Battery cables at the battery.
If either cable grew white or green corrosion in the past, simply cleaning off that corrosion does not make everything fine and dandy. Next time it acts up try torquing the stranded wire entry into the post clamps, you might find it suddenly is charging normally again.
If so, consider it temporary.
The only new part you should throw at it is new battery cables, and beware of the autoparts store prepackaged junk. SAE gauge wiring is 6 to 12% thinner than AWG. AP store battery cable ring terminals used stamped steel with a hole drilled through it. If you want top quality custom cables made:http://www.genuinedealz.com/custom-cables.
Their prices are good considering the top quality parts and tools used to make them.
Fusible link is supposed to look burnt and stretch out when it blows. I've never seen it actually do this. I have seen it look perfect and be highly intermittent or outright open circuit. Higher loads will cause it to go intermittent and lesser loads will have it function 'fine'.
An extra battery will allow you to drive longer with no functioning charging system, and will help to maintain higher voltages should your loads exceed that which the alternator is providing at that time. Depending on the size of the extra battery it is also another 50+ Lbs to accelerate and stop. I cycle the piss out of my single battery using a lot of electricity each night overnight, I have room for 2 more group 31 batteries for a shitton of total battery capacity and cranking amps, but don't bother. I'd rather have more charging amperage and manual voltage control. Voltage is electrical pressure, higher voltage more amps can flow into a depleted battery, or a not so depleted battery. Most voltage regulators are not concerned with recharging fully promptly, they are designed to never overcharge. The VR controls alternator output.
I don't know how much juice(amperage) is used to keep an AC clutch engaged.
but headlamps are about 15 amps, high beams are an additional 3 to 4.
The Hvac blower motor on high can be 15 to 20 amps.
At hot idle speed with these turned on, what voltage can it maintain? Does revving the engine bring it back above 14?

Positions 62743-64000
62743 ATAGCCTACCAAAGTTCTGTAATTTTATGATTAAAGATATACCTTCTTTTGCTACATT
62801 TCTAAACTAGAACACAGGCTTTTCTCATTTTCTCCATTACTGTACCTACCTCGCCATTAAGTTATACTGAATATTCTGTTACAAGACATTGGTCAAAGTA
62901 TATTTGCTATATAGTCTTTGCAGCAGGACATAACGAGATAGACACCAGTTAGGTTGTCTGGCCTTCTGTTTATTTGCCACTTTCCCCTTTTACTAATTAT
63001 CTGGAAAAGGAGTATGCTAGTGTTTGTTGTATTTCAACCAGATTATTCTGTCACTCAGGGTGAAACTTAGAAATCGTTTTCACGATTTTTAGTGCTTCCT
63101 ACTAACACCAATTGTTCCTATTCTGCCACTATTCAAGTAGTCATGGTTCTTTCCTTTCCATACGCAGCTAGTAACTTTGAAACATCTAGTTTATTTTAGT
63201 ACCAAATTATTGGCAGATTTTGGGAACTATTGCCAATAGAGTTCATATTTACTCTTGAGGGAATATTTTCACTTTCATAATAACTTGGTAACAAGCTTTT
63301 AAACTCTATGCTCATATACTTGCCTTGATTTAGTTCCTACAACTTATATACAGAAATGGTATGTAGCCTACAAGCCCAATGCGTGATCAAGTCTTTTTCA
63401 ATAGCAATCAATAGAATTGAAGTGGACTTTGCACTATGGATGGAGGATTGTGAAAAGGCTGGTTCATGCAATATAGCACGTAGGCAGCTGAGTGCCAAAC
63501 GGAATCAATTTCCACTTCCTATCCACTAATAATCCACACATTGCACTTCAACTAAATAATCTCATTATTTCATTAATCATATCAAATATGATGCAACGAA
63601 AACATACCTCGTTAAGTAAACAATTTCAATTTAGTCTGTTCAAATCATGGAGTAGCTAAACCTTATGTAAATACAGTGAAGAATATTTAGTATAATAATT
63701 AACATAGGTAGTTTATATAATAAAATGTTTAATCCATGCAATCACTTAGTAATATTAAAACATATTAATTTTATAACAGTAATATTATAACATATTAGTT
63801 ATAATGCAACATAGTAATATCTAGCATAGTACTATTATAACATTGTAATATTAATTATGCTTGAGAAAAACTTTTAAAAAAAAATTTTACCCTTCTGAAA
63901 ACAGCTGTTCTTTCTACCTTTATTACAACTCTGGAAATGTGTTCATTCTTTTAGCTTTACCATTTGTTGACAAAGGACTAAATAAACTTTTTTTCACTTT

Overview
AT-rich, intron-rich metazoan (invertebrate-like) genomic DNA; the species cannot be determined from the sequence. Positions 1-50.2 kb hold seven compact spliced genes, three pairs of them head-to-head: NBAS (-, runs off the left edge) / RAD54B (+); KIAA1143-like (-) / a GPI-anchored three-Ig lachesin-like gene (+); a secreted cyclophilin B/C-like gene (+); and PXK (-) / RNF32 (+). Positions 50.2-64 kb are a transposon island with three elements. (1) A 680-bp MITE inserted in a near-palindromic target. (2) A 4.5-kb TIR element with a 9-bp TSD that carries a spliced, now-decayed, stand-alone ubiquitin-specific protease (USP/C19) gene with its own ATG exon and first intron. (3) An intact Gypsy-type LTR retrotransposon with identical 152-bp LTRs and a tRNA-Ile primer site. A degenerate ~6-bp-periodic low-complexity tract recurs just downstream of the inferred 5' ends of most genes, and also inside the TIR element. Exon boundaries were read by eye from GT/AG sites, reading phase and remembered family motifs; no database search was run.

If the AC alone is dragging voltage to the low 13s and it keeps falling, does turning it off allow 14's?
When is the last time you put your battery on a 6+ amp charger overnight, and hopefully longer?
Many people assume a short drive is all that is needed to top up a battery, but an 80% charged battery cannot be brought to 100% charged in less than 3.5 hours, and those 3.5 hours assume a battery being held in the mid 14 volt range. Mid 13 volts will take 2 to 3 to 15x as long, depending on the health of the battery. listening to a stereo for a short while can deplete a 100% battery to 80% in minutes, depending on the stereo and volume, yet returning the battery to 100% cannot be done in less than 3.5 hours under ideal recharging conditions, which never occur underhood.
All lead acid batteries are happiest when kept cool and fully charged, hot and undercharged reduces their capacity and performance, and the hotter they are on average, and the lower their average state of charge, the faster they degrade.
Cold weather does not kill batteries( unless they are so discharged they can freeze), cold weather reveals weak batteries as the battery has less capacity and cranking amps when cold, and the engine requires more CCA to turn it in cold weather. A fully charged battery will not freeze until the -40f range or lower, but the less charged it is the higher temp it will freeze at.
The voltage one sees when probing the battery terminals after starting the engine is not the voltage the voltage regulator will always allow. Once things heat up it might never exceed 13.8v. One should check their voltage more regularly and at different engine temperatures/ rpm and speed. lots of underhood airflow at highway speed will keep an alternator much cooler than sub 25mph will.
My alternator will not exceed 135f at 65mph when maxed out at 1950rpm, but maxed out idling and it quickly climbs to 220f. Exceeding 220f is very hard on an alternator. Idling to recharge a depleted battery which can accept high amperage, is not recommended. Always plug in to fully charge when the battery is known to be weak or needed a jumpstart, and idling, just to recharge, is never wise.